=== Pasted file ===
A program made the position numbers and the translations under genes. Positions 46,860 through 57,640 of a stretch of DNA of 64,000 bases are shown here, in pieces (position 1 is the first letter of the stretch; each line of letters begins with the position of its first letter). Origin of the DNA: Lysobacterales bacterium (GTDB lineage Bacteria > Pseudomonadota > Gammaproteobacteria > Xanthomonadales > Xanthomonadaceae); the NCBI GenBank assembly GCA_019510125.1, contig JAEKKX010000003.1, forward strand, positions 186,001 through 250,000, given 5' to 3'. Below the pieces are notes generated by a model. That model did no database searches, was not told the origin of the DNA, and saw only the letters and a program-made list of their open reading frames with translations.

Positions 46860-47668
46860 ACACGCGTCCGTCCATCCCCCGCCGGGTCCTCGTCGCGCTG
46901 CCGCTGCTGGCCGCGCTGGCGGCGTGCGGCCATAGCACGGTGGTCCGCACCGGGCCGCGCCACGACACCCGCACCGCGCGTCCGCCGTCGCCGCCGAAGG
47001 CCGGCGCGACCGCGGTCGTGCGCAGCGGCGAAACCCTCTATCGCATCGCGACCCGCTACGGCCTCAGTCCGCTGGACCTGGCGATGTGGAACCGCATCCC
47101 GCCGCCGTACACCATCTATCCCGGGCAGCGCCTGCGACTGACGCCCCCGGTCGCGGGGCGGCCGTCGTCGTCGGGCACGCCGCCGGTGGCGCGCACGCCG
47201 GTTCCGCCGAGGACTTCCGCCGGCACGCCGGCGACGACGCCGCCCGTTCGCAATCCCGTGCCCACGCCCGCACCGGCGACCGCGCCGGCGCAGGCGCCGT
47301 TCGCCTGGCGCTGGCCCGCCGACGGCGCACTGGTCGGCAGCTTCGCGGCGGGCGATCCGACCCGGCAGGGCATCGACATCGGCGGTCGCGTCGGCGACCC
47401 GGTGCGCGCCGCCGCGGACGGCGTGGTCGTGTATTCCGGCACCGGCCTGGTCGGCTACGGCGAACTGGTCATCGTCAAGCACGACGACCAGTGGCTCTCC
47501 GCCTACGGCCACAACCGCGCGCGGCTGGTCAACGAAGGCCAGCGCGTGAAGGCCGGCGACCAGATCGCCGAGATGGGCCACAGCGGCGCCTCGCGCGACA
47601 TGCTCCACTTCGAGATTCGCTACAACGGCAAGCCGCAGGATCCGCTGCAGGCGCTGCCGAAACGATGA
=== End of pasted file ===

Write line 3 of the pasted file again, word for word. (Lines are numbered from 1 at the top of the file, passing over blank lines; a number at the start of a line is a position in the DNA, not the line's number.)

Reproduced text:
46860 ACACGCGTCCGTCCATCCCCCGCCGGGTCCTCGTCGCGCTG